The UAF also published its losses for the first time (claiming to have endured only around half the loss of life of the Russian side). Although little is known about the state of the UAF, its combat potential will be naturally fading. The scheduled Western deliveries cannot fully compensate for the destruction of armored vehicles, MLRS, artillery, and aviation nor can on-going mobilization immediately replace the highly capable and experienced Donbas units that have been lost. Yet Ukraine maintains some advantages stemming from its higher troop ratio. Nevertheless, Ukrainian authorities are cautious of emerging fatigue – a development that Russia hopes will press Kyiv towards concessions. A Russian assault of Kyiv or Odesa, in fact, would only further mobilize Ukrainians though.

While the Russian ultimatum to give up Mariupol was rejected, the city called hell on earth is expected to fall. Kyiv admitted last week that it is in no position to lift the siege as other UAF units are over 100km away and Russia maintains air superiority in the area. The current Russian priority is to finalize the land bridge between Crimea and Donbas and to encircle the UAF Donbas units, which are among the best in Ukraine. The future focus is likely to remain directed at widening the Russian controlled area in the Southeast (with an emphasis on Mykolaiv) and laying siege to the capital.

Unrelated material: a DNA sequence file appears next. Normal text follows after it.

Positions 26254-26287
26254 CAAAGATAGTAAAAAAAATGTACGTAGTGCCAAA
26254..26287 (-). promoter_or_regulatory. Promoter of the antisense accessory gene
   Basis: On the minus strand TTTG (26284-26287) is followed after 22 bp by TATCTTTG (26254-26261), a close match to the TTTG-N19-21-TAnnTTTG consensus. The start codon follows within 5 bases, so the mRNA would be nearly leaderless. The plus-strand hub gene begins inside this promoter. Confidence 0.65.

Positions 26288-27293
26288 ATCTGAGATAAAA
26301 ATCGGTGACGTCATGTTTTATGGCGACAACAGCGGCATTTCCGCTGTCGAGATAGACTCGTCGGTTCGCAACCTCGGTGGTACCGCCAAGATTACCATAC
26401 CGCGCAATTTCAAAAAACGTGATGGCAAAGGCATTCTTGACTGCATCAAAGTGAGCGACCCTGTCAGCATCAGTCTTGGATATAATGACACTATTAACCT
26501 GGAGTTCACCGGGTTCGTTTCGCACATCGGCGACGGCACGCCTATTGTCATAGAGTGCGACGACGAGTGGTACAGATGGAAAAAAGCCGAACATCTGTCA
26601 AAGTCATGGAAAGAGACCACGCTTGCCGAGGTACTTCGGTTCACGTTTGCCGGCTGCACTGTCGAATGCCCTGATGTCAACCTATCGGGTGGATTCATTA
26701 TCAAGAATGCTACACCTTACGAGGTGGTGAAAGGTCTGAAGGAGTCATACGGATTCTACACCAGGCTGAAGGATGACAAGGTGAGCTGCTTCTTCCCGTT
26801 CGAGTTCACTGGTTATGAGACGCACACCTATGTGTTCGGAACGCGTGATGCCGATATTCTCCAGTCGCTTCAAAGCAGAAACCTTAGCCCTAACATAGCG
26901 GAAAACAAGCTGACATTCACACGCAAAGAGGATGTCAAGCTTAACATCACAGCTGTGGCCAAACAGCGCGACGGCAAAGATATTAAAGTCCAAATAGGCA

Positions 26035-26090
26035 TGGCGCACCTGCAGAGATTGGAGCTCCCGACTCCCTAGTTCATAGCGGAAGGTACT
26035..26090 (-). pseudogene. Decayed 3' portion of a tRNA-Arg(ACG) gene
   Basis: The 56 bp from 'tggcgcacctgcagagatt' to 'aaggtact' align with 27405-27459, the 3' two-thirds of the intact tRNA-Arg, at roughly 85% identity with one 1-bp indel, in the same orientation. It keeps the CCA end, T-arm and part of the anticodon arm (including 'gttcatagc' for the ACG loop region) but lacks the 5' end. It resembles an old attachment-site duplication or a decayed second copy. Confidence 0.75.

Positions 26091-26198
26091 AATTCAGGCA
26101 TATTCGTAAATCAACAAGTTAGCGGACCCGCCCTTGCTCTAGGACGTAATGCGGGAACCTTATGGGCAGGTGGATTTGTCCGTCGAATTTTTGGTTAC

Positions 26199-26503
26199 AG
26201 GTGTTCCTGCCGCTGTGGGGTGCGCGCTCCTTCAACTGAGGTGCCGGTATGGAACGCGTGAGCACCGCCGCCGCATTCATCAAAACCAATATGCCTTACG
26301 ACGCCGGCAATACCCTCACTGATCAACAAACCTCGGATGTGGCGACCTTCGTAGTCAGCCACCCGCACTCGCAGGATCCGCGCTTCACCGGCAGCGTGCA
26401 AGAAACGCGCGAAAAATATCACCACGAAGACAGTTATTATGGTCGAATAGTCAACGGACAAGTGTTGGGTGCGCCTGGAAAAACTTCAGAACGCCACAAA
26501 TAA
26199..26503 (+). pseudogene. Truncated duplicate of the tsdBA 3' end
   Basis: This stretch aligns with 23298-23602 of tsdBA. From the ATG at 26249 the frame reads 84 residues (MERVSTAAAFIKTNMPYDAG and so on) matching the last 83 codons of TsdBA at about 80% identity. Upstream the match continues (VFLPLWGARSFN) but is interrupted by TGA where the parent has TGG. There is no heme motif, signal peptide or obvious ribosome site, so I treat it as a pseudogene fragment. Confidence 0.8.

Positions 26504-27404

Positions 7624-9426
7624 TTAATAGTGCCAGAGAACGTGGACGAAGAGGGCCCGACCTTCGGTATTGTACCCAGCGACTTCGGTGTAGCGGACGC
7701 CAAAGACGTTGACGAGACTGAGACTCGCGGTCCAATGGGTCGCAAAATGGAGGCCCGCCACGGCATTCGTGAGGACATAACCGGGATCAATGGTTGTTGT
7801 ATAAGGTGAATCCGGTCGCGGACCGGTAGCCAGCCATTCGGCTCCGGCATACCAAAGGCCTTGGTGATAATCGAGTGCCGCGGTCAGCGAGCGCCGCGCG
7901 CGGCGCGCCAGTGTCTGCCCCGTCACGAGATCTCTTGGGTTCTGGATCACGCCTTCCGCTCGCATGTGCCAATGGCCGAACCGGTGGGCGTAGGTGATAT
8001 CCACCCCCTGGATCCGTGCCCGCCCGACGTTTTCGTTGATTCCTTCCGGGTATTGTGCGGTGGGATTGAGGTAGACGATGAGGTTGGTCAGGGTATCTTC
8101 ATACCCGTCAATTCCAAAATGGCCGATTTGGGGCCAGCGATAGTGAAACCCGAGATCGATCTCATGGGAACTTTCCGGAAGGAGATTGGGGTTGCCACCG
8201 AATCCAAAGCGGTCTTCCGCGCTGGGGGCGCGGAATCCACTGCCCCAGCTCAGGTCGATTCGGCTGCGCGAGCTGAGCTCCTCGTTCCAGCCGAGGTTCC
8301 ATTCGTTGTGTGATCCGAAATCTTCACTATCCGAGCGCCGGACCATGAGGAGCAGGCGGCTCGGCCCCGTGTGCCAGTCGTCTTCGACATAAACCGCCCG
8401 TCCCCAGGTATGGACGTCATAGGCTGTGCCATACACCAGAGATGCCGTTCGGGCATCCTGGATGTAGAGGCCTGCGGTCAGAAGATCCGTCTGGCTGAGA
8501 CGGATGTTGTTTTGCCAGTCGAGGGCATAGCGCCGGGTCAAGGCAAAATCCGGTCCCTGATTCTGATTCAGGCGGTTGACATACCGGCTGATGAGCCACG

Peace Talks

No matter the ultimate outcome, Ukraine has already won the war from a certain perspective. Kyiv has managed to preserve its statehood, undergirded by the performance of the UAF, the resilience of central authorities and the resistance of society. The nation-building project, which had proven polarizing in some eastern regions following the Maidan, can now be finalized.